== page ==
Luigi Valadier (Italian, 1726–1785)
Porphyry and gilt bronze
27 x 18 15/16 in. (68.6 x 48.1 cm)
Wrightsman Fund, 1994 (1994.14.1,.2)
In 1763, Prince Marcantonio Borghese (17391800), a great collector-patron of Settecento Rome, inherited his family estate and with it the Palazzo Borghese in the Campo Marzio. Architect Antonio Asprucci (17231808) and silversmith Luigi Valadier were commissioned to redecorate the ground floor known as the Galleria of the palace. These two candelabra were designed by Valadier to accompany sixteen porphyry and marble imperial busts in the Galleriola dei Cesari (Gallery of the Caesars), the Galleria's sixth room.
Each candelabrum consists of a porphyry shaft ornamented with Neoclassical festoons suspending bucrania; the shaft rises from a high circular socle and expands into a baluster crowned by a tazza shape. Surrounding the central baluster are three graceful gilt-bronze female figures which, according to Valadier's 1774 bill in the Archivio Borghese, are copies of ancient statues. The first is copied after the Callipygian Venus now in the Museo Nazionale in Naples, the second after an Amazon in the Vatican Museum, and the third, possibly from a Diana the Huntress in the Louvre. The figures together illusionistically support the crowning tazza, decorated by lions' heads with pendant rings above three theatrical masks from which spring vinelike stalks terminating in five candle sockets.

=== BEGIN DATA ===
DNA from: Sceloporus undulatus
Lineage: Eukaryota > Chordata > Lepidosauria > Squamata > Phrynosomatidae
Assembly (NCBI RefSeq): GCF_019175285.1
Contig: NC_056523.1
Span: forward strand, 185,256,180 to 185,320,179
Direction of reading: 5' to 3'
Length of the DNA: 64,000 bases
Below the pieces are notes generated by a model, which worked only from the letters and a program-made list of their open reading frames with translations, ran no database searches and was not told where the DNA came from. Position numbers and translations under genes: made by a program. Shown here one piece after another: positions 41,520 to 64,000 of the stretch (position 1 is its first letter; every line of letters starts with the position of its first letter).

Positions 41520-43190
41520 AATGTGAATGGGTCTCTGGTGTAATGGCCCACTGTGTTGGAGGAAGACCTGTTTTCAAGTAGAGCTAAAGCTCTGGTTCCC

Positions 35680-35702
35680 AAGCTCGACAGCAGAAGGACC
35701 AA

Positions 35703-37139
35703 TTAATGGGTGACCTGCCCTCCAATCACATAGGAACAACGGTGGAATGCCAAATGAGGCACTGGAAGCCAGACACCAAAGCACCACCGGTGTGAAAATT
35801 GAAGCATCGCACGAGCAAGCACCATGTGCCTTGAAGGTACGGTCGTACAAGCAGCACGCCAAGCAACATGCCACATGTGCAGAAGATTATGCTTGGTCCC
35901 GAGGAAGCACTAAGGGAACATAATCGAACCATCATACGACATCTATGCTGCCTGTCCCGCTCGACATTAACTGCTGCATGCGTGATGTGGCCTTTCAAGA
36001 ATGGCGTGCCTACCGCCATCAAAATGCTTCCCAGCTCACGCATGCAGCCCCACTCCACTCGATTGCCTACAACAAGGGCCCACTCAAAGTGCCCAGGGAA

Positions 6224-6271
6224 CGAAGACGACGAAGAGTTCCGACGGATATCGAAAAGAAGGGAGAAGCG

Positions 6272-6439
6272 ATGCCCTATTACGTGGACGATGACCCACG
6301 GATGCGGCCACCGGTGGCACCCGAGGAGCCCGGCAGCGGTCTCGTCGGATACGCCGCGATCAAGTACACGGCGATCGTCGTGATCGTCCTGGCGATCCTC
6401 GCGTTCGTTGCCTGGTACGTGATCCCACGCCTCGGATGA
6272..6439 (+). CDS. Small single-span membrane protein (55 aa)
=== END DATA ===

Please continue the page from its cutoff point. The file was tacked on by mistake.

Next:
Included in an 1812 inventory of the Palazzo Borghese, the two candelabra were not identified again until they were discovered in 1993 by scholar Alvar González-Palacios on the Paris art market and purchased by the Metropolitan Museum. Valadier's elegant design demonstrates the pervasive influence of classical antiquity in the decorative arts of the eighteenth century.